Item description for Yona Friedman: Pro Domo by Yona Friedman, Yoshiyuki Nishi, Richard W. Beatty, M.D. Gerson Weiss, Anna Kuzio & C. A. Rodger...
Yona Friedman presents a personal selection of half a century of his work. In 1958 Yona Friedman published his first manifesto on 'mobile architecture' and founded GEAM (Groupe d'Etude d'Architecture Mobile), which proposed different strategies and actions geared to the adaptation of architectural creation to modern user requirements concerning social and physical mobility. In this initial manifesto, Friedman points out that architectural knowledge cannot be the exclusive property of professionals and specialists, and suggests writing guides ('manuals'), which explain topics related to architecture and urban planning in clear and simple terms. Following some recent publications that have reasserted the importance of Friedman's work, Pro Domo is 'a collection of fragments of scattered topics', a set of 'milestones' selected by the author himself. In his words, these highlights are not meant as a testament nor do they, form a coherent whole.' Instead, they form a personal selection chosen according to their sentimental value and span fifty-year period of production dating from the foundation of GEAM. The book includes building structure studies, urban design theories, observations on regional development, as well as design manuals for self-construction and competition projects.
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Est. Packaging Dimensions: Length: 1.25" Width: 6" Height: 8.25" Weight: 1.55 lbs.
Release Date Dec 30, 2006
ISBN 8496540510 ISBN13 9788496540514
Availability 0 units.
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Semi Pro Domo Oct 6, 2007
Yona Friedman became familiar within architectural discourse in the mid-1950's when he began questioning bases of modernism. Since then, and still an innovator, he has been nothing if not prolific. Besides publishing texts on architecture and planning (or lack thereof) Friedman has published volumes of work for agencies such as UNESCO and the United Nations, many of them manuals in the form of comics or pictograms which explain techniques for survival to the world's poorest populations. Friedman's latest effort, published by Actar, compiles texts, comics, drawings, models, and even a 'self-interview' in a beautifully bound and printed package. Through reading Pro Domo, we come to understand, though not chronologically, the evolution of the thoughts of a truly innovative thinker.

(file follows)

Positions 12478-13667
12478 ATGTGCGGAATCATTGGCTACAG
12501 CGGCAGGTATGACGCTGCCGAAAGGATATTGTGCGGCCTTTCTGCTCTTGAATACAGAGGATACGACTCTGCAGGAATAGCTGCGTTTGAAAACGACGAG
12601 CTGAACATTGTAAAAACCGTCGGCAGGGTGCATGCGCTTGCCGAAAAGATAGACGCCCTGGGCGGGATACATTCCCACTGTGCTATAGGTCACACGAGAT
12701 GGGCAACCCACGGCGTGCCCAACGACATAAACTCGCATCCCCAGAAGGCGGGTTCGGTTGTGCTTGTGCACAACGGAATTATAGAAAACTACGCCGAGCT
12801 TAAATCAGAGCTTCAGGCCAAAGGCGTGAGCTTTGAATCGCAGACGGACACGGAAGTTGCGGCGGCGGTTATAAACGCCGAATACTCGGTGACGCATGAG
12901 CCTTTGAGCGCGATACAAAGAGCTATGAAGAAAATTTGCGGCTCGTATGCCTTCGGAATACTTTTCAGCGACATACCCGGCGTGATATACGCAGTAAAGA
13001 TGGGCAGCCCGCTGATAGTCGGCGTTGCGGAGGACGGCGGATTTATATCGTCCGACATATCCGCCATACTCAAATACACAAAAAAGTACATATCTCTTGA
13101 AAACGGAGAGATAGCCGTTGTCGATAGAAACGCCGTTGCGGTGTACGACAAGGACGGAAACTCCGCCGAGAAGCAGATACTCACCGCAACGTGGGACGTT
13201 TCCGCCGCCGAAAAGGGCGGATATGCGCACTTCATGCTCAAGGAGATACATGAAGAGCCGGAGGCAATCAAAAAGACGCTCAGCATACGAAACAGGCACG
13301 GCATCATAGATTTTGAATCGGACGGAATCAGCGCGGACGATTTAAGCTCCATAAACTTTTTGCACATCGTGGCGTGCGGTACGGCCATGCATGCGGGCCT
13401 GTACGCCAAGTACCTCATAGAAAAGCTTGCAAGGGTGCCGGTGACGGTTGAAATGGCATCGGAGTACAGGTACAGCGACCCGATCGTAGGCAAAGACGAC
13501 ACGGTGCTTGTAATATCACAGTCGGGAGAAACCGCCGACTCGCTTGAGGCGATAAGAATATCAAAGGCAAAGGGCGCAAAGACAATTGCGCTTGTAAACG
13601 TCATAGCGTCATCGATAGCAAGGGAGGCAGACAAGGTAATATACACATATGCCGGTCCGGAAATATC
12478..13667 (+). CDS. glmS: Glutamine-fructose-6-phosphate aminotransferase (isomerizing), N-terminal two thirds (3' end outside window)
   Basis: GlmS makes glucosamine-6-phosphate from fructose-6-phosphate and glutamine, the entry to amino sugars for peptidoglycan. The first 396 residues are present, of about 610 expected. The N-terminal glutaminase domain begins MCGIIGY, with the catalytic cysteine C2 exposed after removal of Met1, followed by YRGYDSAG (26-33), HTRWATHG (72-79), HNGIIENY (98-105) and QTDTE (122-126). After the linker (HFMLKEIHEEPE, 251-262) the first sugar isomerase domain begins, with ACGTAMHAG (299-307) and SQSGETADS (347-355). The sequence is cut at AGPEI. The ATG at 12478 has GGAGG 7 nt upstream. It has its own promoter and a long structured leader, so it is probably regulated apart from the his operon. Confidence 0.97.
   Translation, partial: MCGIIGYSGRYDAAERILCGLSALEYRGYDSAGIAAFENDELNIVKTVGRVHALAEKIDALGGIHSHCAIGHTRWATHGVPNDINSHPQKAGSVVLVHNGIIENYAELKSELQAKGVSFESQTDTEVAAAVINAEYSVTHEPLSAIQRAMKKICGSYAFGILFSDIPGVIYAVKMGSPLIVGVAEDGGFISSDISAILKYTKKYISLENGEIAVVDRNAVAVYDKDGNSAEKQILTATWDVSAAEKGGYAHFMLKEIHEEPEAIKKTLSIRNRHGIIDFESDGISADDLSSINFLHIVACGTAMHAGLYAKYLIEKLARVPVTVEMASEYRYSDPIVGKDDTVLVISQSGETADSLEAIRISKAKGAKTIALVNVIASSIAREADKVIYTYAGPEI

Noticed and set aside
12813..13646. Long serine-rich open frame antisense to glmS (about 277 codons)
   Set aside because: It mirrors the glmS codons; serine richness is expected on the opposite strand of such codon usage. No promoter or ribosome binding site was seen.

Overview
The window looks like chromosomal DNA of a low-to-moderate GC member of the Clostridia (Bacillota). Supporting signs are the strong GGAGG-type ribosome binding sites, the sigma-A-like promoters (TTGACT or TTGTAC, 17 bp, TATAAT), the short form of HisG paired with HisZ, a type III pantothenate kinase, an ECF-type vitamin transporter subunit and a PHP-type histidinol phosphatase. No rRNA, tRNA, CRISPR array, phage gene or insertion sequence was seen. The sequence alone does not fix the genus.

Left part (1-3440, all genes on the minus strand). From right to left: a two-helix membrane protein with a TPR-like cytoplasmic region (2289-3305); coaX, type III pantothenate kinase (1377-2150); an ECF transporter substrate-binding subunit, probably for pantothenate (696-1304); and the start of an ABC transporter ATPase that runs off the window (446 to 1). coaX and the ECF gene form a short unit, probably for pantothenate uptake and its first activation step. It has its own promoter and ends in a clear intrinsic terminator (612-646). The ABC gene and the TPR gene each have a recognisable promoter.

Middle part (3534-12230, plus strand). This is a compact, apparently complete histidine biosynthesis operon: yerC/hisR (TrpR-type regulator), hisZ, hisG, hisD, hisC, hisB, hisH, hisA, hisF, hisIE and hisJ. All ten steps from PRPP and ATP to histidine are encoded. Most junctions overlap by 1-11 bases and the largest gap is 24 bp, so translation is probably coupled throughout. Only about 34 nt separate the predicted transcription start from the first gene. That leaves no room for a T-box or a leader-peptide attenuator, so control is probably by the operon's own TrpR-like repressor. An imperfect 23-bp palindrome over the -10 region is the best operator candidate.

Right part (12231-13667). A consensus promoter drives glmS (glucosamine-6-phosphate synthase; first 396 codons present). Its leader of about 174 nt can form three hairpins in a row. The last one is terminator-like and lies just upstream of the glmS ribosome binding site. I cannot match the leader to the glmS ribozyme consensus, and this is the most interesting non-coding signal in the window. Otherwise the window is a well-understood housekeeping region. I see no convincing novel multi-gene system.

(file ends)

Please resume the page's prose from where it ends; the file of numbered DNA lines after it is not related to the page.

While many architecture monologues attempt to promote new sets of rules or systems by which we (architects) ultimately want the casual user (non-architects) to unwittingly follow, Friedman insists that we should rather lay a framework within which the inhabitants can structure their surroundings however they like. Seemingly counterintuitive, or at least headstrong against the status quo, Friedman's ideas undoubtedly attracted and influenced groups such as Archigram and the Metabolists. His explorations in the realm of infrastructure and its potential are still relevant today, as is obvious while looking through his recent proposals for Paris and Shanghai, as well as by studying projects by contemporary architects such as MVRDV or even Steven Holl.
Pro Domo does not necessarily track Friedman's popularly recognized milestones, or a concise evolution of his ideology; rather, it is a compilation of projects, thoughts and moments filled with meaning and sentiment. Just as his Mobile Architecture and Spatial Cities were systems of constructions to be invented and manipulated by and around their inhabitants, this book is a construction based, too, on the personal desires of its creator, affording us the opportunity to act as fascinated spectator.